CHEYENNE — A quasi-military academy in Guernsey is closing and may not soon reopen, officials indicated Thursday. Officials with the Wyoming National Guard will look to move the facility elsewhere in the state, with the goal of possibly reopening in a few years.
According to a two-page news release emailed Wednesday evening by the Wyoming Military Department after the Wyoming Tribune Eagle’s inquiries, the Wyoming Cowboy Challenge Academy “will shut down for an indefinite amount of time based on the inability to recruit and retain staff.” The release said “shutdown procedures are underway” and indicated the organization has operated for almost 20 years.
It was so difficult to hire civilians to work at the academy, the government has been using several members of the military who stepped forward to work at the facility. Even with their help, it still was a few people short of having all of the allocated staff. The positions of the almost 40 current civilian employees are fully funded through this year, and after that, they may need to look for work elsewhere, officials told the WTE Thursday.
Most immediately, the closure will affect the current cadet class of about 60 participants, who are 16 to 18 years old. Those students can choose to go to other states’ similar academies, they can continue their studies remotely once the Wyoming Cowboy Challenge Academy ceases in-person learning at month’s end, or they can simply go back home on Oct. 1. This is according to U.S. Army Brig. Gen. David Pritchett, who helps to oversee the academy, among other duties, as director of the Wyoming Military Department’s joint staff.
“The first piece of this is we are trying to place all these cadets” at other academies, Pritchett said by phone. And then officials will assess “when can we, with some degree of confidence, start the program back” up, he added. “We can’t sustain it here, so we are not going to come back in two years and try to do it here.”
Those who might have applied to the program for future sessions — there were two, five-and-a-half month classes held annually — can instead go to other states’ programs. There is a special arrangement with Nevada’s academy, so that Wyomingites aren’t completely left in the lurch.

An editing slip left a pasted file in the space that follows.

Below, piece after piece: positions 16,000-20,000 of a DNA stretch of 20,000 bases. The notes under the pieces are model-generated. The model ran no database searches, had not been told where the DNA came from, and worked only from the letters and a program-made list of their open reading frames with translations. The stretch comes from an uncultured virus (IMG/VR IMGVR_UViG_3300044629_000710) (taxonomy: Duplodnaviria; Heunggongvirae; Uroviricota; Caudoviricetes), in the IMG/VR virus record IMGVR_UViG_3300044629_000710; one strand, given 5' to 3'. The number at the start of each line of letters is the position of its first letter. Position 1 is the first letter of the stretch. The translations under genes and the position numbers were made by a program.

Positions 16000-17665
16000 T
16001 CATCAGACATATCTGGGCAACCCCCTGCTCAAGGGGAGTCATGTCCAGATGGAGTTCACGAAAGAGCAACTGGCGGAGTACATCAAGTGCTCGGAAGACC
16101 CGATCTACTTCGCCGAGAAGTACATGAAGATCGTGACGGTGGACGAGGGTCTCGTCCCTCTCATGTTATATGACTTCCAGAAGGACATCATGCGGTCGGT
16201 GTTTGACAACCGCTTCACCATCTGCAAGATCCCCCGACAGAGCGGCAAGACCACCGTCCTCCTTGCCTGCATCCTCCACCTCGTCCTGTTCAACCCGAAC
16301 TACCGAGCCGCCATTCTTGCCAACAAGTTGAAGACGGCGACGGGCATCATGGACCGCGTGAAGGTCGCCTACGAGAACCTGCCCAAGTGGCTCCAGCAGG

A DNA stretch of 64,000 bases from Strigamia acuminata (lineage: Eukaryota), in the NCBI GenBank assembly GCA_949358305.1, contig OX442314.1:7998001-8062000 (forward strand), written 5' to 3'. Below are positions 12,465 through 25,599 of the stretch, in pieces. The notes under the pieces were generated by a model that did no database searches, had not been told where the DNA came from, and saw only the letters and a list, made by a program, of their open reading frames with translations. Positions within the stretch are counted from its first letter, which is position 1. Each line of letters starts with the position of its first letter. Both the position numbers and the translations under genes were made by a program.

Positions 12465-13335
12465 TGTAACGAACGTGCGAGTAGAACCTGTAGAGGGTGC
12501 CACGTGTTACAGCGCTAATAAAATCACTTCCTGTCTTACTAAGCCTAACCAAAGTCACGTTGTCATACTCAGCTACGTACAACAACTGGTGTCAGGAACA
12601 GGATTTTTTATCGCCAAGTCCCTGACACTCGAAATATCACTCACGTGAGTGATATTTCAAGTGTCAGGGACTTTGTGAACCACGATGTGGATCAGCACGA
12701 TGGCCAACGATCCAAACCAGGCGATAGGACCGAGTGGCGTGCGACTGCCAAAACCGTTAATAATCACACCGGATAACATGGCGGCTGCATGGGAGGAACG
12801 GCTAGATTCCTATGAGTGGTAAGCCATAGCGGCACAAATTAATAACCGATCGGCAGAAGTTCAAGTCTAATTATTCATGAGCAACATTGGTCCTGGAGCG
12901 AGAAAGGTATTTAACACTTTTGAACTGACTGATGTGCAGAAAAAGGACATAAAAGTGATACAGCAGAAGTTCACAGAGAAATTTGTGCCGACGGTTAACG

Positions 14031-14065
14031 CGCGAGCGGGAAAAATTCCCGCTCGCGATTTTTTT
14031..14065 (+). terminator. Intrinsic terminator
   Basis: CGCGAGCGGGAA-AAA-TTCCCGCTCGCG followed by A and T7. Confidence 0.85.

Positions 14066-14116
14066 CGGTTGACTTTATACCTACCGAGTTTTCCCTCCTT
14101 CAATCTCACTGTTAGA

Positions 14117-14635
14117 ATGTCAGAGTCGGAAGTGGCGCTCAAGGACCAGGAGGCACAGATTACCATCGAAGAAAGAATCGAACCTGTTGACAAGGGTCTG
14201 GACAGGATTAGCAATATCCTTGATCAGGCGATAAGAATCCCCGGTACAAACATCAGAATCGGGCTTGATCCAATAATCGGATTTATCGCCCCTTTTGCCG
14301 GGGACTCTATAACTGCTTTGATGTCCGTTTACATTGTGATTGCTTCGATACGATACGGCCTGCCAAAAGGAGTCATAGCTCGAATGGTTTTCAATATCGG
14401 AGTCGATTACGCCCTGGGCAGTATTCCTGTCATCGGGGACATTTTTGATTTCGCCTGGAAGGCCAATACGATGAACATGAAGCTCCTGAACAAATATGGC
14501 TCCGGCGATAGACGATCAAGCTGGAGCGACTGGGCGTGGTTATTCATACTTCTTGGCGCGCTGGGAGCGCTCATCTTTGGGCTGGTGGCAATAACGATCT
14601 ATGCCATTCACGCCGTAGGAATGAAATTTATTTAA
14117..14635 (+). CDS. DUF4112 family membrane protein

Filled a Gap
Politicians and other stakeholders, who shared their reaction to the news, said they are sad the facility will close. The academy’s Facebook page also saw an outpouring of disappointment over the action.
“The decision to close the Wyoming Challenge Academy was not made lightly, and (was) made in consultation with” Gov. Mark Gordon, his spokesman, Michael Pearlman, wrote in an email to the WTE. “It is directly related to the inability to staff the facility in a manner that ensures a safe environment for the cadets that attend. The health and safety of those cadets and its staff are the governor’s number one priority.” Pearlman said “staff attrition that occurred since the current cohort of cadets started has exacerbated a challenging staffing situation.”
Stakeholders all agreed the Wyoming Cowboy Challenge Academy met an important need to provide a different kind of education to teenagers who experienced difficulties at home and/or at traditional high schools. They said that given its remote location and the difficulty employers here and across the U.S. are experiencing in being fully staffed, continuing to operate with fill-in military employees was not a viable long-term option.
“We will likely look at where (there) are some larger areas, if you will, that have a little bit more of a talent base to draw from,” Pritchett predicted. He said it’s possible the new location could be at a mothballed school, which would then be retrofit with barracks and dining and other facilities.
Such a search process could start soon, and might take a few years. Hopefully, everything could be in place in time to have a class of cadets who would start in July 2025, the officer said. “I think that is a realistic timeline.”
The federal government paid the bulk of the cost for Wyoming Cowboy Challenge Academy, officials said. For 2022 and 2023, there was $5.2 million budgeted from the feds, with another $2.3 million from the state, Pritchett said.
According to the announcement of the closure, the current cadet class has almost 60 members, and almost 1,500 have graduated from the program through the years.
“We understand the hardship this places on families and cadets, but we simply cannot sustain our current program, given our staffing issues,” said Maj. Gen. Gregory Porter, the adjutant general of the Wyoming National Guard, in the prepared statement. “We are committed to helping the cadets achieve their educational and individual goals, and will work with them to find alternate means to meet them.”
Following the residential academy, there is a year-long “mentorship program, designed to provide structure, instill discipline, and help young men and women recognize and achieve their potential in a quasi-military training environment,” the release said. “All cadets volunteer to take part in the program.” The goal is for “nontraditional learners” to “improve their educational level and employment potential and become responsible productive citizens of” Wyoming.
The mentorship meant adult volunteers would check in with their mentees, according to those who have been involved with the process. They credited the program with helping participants get their necessary high school credits or certificate, so they could either go on to community or other colleges or enter the workforce.
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